The statistics on people abandoning monogamy hold absolutely no water. Also, the idea that abstinence needs to be touted as “healthy” and some sort of miracle drug for our porn-obsessed society is ridiculous. There needs to be ample education in schools and by parents to shape what our youth think . . . not locking them into a cube. They’ll eventually be exposed to the material later and, depending on their upbringing, could find even worse consequences when seeing that they were locked out of before.

      Perhaps the author of this post needs to research the idea of “discovery” in psychology.

      Reply
      • Luke Gilkerson on

        @Brad – I thought what you said was interesting: “I suppose we don’t have to worry about that any more with the advent of Covenant Eyes. Apparently having engaging, fruitful, conversations with our children is being replaced simply by censoring what they see . . . instead of instilling values in them.” Actually, the reverse is true about our services. Because we highlight our Accountability software, not filtering alone, this enables parents to have the kind of informed and relevant discussions you mentioned. Filtering alone is simply not a good answer at all. Putting up roadblocks (without real guidance) only leads kids to explore other avenues. Like you said, locking them in a cube isn’t the answer, and that’s exactly what our services promote: good conversations and relationships, not just a technological quick-fix for our porn fears.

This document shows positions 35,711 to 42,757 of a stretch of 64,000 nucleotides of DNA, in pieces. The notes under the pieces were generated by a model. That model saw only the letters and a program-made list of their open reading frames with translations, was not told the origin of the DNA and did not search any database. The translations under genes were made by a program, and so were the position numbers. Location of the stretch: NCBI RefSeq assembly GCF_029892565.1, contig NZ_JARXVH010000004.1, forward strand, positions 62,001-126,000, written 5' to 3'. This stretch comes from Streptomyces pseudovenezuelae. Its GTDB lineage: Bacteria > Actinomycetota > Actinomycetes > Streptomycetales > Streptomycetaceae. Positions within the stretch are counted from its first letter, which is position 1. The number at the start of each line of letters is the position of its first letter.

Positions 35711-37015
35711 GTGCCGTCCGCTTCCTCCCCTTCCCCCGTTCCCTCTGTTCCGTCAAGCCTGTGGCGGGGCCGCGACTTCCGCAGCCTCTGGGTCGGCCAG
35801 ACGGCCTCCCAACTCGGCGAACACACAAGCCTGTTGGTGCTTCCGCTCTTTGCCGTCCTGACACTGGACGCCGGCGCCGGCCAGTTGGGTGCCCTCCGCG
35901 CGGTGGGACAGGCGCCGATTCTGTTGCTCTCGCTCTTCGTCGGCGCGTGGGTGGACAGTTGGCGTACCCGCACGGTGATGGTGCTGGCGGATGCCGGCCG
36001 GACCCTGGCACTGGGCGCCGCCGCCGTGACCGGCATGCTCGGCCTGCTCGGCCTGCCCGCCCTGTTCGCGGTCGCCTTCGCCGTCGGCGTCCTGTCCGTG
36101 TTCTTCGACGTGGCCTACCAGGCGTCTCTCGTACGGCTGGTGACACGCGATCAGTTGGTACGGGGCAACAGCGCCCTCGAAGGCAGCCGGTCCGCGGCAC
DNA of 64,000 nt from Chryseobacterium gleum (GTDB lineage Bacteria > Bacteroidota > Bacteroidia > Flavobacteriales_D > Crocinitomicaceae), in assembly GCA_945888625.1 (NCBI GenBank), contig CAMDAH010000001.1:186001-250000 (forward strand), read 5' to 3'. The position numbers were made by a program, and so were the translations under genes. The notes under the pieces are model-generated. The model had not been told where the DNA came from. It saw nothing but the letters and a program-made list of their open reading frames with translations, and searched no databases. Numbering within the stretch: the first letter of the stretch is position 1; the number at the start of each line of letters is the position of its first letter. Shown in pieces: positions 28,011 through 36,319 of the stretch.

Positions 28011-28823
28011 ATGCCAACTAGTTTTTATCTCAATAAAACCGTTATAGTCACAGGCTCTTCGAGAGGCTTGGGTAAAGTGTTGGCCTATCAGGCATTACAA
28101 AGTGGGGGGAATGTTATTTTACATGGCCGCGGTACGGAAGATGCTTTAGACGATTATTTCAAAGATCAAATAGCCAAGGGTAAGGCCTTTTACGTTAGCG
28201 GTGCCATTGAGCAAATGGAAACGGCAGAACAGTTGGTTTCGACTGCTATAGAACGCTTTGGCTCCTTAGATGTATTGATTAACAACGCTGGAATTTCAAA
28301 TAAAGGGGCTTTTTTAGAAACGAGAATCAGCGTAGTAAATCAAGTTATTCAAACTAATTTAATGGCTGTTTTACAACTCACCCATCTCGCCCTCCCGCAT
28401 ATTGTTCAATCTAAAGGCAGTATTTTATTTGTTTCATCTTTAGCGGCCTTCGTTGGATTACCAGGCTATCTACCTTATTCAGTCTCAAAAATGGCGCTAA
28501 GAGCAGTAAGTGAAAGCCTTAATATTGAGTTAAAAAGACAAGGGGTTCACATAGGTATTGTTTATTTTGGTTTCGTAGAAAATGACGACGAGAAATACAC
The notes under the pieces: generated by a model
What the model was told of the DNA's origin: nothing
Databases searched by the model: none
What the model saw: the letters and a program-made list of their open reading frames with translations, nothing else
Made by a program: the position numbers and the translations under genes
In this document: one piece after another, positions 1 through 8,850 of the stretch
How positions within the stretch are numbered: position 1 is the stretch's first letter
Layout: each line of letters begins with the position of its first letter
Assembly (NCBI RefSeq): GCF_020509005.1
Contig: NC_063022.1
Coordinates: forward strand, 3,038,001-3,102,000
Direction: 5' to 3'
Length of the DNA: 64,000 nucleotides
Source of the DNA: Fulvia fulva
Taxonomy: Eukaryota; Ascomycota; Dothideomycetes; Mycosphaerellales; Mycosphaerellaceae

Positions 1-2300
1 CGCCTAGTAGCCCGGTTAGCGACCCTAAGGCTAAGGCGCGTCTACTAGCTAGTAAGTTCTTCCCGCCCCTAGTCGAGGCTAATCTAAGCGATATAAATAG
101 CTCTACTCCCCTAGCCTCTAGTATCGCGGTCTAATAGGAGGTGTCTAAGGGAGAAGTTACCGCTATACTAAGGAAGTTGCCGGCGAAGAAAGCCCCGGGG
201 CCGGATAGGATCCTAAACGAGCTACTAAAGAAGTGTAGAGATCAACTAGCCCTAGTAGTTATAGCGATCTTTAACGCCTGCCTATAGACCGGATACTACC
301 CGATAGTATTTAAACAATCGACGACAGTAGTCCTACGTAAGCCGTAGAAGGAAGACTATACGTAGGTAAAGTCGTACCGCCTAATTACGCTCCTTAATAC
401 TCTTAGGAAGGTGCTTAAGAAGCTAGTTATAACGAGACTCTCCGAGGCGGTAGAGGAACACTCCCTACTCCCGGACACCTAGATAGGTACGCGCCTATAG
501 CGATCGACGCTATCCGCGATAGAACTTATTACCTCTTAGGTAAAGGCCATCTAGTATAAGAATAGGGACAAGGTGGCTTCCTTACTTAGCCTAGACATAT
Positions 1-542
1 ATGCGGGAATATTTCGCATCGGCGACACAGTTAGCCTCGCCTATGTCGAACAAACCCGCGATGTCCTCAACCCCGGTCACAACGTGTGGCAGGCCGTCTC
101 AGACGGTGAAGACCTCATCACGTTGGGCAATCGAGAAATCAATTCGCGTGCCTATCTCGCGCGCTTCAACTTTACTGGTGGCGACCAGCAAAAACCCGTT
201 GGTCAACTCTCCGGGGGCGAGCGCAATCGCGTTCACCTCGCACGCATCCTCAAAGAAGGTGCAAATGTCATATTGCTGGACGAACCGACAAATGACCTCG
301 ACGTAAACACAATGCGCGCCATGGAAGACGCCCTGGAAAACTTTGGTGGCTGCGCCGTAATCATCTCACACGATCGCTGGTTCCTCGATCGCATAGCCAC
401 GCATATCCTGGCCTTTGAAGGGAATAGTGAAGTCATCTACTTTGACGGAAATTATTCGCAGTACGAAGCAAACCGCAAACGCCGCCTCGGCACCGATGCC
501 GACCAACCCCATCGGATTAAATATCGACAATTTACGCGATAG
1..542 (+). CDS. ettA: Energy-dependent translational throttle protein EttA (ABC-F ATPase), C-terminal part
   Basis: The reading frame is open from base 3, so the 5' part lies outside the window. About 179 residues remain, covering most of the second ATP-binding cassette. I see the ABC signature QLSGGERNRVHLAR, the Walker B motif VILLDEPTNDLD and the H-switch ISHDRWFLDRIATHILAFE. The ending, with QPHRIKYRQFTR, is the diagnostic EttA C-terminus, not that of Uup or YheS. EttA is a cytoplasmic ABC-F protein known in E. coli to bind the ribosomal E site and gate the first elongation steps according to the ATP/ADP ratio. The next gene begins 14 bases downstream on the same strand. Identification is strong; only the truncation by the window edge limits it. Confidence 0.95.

I also agree that touting abstinence as a miracle drug for our porn obsesses society is foolish. That’s why we don’t promote that message here. Sex should be celebrated as a beautiful thing, reserved for the intimacy and oneness of marriage. We cheapen sex when we turn it into something captured by pixels.

        I’d like to see more about the statistics “holding no water.” What do you mean?

        While I agree with you that some people say that porn empowers women, I would disagree with those people. Yes, of course women own porn websites and make money from the industry. But since when does making money equal true empowerment? Gail Dines’ point is that in a porn-saturated society women (and men also) are dehumanized and rated by the size, shape, and harmony of their body parts. I’m reminded on Naomi Wolf’s article, “The Porn Myth,” about how porn is essentially decreasing men’s libido for real women. She says, “For the first time in human history, the images’ power and allure have supplanted that of real naked women. Today, real naked women are just bad porn.” No matter what few women are making money by prostituting themselves and other women on screen, I find it hard to call that empowerment.